Main Menu
What's New
98/99: Reports:

Nationwide League Division 1, 16/2/99
Watford 1(0)
Team: Chamberlain 4, Bazeley 2, Kennedy 2, Page 3, Palmer 2, Iroha 3, Wright 3, Hyde 3, Mooney 2, *Johnson 5*, Daley 3
Subs: Easton, Smith (for Iroha) 0, Ngonge (for Daley) 2
Scorers: Mooney (70)
Huddersfield Town 1(0)
Scorers: Beech (71)
No end product
Report by Ian Grant

No excuses.

All the current talk of transfers and new blood and "lack of ambition" is just a smokescreen, nothing more than the standard knee-jerk reaction of football fans. (It ceaselessly amuses me that the demands for spending on new players are never accompanied by sensible names. Sign someone, the supporters seem to cry...even if we're immediately going to realise that they're crap, start slagging them off and demand a repeat performance.) It is a smokescreen in two ways: first, it hides the considerable achievements of this squad of players; second, it allows them to get away with performances like this.

Because, even if you accept that the forward positions need some urgent attention, that doesn't excuse the rest. Whether it's Mooney or Batistuta playing centre forward, they have a right to expect some half-decent crosses to compete for. Whether it's Ngonge or Ronaldo up front, conceding a goal approximately thirty seconds after you've scored doesn't demonstrate great concentration. And so on, and so on.

There's no point in singling out individuals. Given that our striking options were minimal, there were simply too many poor and average displays last night - Peter Kennedy, Darren Bazeley, Steve Palmer, Tommy Mooney, Michel Ngonge, Tony Daley, Ben Iroha, Nick Wright. Some of these made occasionally distinctive contributions - indeed, Daley and Iroha were momentarily dazzling - but none of them really rose to the occasion. That's got little or nothing to do with our transfer policy; it's not even got too much to do with missing our regular forwards.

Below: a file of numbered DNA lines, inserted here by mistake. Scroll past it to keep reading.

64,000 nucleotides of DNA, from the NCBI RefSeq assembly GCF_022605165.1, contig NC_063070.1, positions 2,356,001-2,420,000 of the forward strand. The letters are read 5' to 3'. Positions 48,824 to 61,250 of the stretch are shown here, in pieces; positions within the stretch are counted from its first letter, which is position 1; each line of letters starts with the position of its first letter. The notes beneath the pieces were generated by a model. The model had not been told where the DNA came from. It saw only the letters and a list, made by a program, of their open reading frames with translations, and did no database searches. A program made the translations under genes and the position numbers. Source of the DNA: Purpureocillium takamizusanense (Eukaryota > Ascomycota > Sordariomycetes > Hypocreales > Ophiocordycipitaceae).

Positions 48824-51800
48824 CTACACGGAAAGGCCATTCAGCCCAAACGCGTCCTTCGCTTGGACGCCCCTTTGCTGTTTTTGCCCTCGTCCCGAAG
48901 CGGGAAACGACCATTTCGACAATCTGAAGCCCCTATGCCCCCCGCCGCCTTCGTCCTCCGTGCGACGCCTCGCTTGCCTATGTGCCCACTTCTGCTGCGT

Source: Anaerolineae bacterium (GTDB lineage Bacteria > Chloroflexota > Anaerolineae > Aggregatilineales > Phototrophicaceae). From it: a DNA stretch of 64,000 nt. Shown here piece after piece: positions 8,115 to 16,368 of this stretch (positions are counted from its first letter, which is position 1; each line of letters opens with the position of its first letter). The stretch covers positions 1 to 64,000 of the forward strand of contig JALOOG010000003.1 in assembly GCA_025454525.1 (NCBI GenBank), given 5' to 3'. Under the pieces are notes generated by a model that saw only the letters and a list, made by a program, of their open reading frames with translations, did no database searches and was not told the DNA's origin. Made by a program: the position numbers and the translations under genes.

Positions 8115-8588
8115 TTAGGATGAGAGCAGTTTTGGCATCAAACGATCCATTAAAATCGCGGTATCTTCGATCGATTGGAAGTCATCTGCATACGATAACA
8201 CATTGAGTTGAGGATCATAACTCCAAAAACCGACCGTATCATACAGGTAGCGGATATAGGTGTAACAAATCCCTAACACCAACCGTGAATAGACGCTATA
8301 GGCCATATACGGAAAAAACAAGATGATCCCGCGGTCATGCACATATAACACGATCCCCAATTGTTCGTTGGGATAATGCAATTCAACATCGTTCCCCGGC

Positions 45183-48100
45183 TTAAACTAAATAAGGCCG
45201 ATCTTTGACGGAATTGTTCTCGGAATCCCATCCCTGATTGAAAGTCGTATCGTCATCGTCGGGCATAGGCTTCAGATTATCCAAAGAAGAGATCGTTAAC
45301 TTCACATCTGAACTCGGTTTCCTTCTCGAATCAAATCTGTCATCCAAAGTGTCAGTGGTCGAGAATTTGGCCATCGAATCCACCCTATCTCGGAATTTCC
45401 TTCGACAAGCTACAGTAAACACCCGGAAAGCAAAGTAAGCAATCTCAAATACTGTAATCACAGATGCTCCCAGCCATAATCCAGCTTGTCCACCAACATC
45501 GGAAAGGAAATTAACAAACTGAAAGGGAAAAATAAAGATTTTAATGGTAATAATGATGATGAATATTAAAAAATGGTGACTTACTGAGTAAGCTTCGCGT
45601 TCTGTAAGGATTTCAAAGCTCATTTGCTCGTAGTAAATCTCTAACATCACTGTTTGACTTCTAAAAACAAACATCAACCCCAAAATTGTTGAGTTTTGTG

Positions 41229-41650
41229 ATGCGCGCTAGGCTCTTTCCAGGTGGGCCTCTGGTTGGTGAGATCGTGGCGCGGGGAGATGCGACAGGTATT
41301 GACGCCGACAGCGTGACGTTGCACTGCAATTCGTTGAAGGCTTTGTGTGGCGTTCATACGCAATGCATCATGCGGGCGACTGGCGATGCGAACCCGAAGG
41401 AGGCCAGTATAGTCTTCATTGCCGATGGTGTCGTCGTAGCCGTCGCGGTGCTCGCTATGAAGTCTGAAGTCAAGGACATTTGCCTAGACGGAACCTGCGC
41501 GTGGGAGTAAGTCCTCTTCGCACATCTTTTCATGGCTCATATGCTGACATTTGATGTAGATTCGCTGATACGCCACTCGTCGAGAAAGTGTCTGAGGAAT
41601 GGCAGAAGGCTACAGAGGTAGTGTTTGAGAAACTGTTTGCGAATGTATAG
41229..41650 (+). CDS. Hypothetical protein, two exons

And it's all the more disappointing because we had an absolute stranglehold on the midfield for most of the match. Micah Hyde's headlines will again be about an appalling miss, but he was an able and willing assistant to the monstrous Richard Johnson. Back to his growling, prowling best, Johnno fought for the centre of the pitch like it was the last bit of green grass on earth...and won. But, having established his right to rule, he found his team-mates less than co-operative - time and again, particularly in the first half, we watched our play-maker turning in circles in search of someone to receive an incisive pass. His service was immaculate...but no-one seemed to want to be served.

So the first half was thoroughly grotty. Aside from a Huddersfield goal that was disallowed for a foul on Alec Chamberlain as he came to collect a cross, it took a full thirty minutes for any kind of noteworthy incident to arrive. Even then, that was only a looping header from Mooney that Vaesen collected with ease. Johnson and Daley both sent in off-target shots as the match spluttered into life, while Huddersfield might've done better with a couple of openings at the other end - particularly when Stewart headed weakly with two better placed but silent colleagues behind him.

Ultimately, however, we should've still gone into the second half in the lead. Mooney's break on thirty-six minutes was unusually potent, his pass to Kennedy out on the left provided time and space for an equally rare measured cross. Mooney met it in the centre and, although he couldn't direct the header, Wright nipped in to beat Vaesen to the ball. The cut-back to Hyde was perfect but the finish was awful, scraped hopelessly past the post. As long as he continues to turn in tidy, unselfish midfield performances like last night's, I'll be one of the first to defend Hyde from his critics - he doesn't half make it difficult sometimes, though.

So, after Huddersfield's Johnson had headed straight at Chamberlain from close range, the first forty-five ended with neither keeper having had to make a serious save. Grim. The (presumably forced) withdrawal of Tony Daley at half-time didn't make things any happier.